On Tuesday, Anna mayor Nate Pike, Anna ISD Superintendent Mike Comeaux and Anna Area Chamber of Commerce President Kevin Hall released a joint video message updating residents on the city’s response to the coronavirus outbreak.


Pike declared a state of emergency, paving the way for city access to federal funds and resources to combat the crisis.


This followed the city’s decision last week to partially activate its emergency operations center in anticipation of further developments.


In an effort to adhere to government health guidelines, he announced that the city had suspended all board meetings until further notice, and that utility payments would no longer be accepted in person. Payment will now be accepted at the utility payment kiosk, online or over the phone.


The March 24 Anna City Council meeting will proceed as scheduled. However, Pike asked the community to stay at home in order to maintain proper social distancing. He added that the city would do its best to provide a video recording of the meeting.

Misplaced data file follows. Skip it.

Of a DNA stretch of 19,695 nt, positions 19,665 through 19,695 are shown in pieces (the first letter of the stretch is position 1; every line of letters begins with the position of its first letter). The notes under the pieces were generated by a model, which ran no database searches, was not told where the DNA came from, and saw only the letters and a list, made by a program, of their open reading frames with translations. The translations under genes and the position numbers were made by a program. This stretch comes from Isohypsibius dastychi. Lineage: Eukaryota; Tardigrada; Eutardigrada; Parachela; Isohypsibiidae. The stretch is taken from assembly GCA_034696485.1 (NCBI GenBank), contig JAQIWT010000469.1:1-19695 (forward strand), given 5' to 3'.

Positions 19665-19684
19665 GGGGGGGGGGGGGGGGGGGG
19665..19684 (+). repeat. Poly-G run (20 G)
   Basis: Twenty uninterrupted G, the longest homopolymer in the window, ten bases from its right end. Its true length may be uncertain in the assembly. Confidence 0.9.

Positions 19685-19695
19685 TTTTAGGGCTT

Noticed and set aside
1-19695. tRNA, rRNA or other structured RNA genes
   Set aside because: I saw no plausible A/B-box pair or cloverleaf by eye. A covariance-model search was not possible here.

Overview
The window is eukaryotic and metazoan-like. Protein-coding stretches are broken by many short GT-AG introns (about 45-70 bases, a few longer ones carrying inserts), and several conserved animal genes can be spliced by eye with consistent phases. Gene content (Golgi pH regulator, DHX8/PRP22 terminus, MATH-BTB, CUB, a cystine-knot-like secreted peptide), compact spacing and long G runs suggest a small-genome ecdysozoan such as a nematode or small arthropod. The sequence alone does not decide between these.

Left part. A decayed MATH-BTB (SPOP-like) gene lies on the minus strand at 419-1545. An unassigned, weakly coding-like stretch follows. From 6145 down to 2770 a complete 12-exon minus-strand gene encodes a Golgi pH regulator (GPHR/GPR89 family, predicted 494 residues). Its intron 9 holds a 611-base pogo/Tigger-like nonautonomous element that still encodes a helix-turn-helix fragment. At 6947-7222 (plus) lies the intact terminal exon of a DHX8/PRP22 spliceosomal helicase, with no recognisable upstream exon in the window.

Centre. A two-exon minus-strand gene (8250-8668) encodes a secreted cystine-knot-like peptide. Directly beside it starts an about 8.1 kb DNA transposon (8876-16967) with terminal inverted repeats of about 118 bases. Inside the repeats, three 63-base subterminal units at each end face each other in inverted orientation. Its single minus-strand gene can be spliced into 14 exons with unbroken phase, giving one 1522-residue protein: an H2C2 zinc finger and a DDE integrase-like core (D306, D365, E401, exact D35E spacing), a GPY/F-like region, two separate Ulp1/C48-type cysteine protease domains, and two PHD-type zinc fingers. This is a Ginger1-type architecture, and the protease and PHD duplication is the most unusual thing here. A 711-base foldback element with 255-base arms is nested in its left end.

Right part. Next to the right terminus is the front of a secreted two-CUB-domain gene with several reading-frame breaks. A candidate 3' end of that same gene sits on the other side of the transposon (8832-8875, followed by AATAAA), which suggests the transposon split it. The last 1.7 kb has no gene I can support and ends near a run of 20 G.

“I want you all to know that our city has shown strength and is pulling together to help one another,” Pike said. “City officials are taking this situation very seriously and together we are doing everything in our power to limit the effects of this virus.”


Anna ISD schools will be closed at least through March 27. Classes will be replaced with online instruction and other alternative options.


Both online instruction and curriculum packets will be available to students beginning March 23.


Superintendent Comeaux also asked parents to complete AISD’s online technology survey so that the district can better address their needs.


Meals for students who need them will be available for curbside pickup from 11 a.m.- 1 p.m. at the three elementary school campuses. Parents are asked to bring a list of the students they are picking up for.


“The decision to close school is always a very difficult one because we are always very aware of the burden that this puts upon individual families,” Comeaux said.


Hall made a point of emphasizing how the city, school district and chamber were working together to implement appropriate policies.


Restaurants are stepping up their cleaning policies, and Hall advised patrons to wash hands frequently.


He added that long-term shortages of toilet paper and other grocery items were not expected. It simply may take a little longer for supplies to reach store shelves.


“We can do our part by being kind and acting neighborly when shopping, preparing for our normal grocery list and purchasing gift cards to local businesses which can be used later,” Hall said.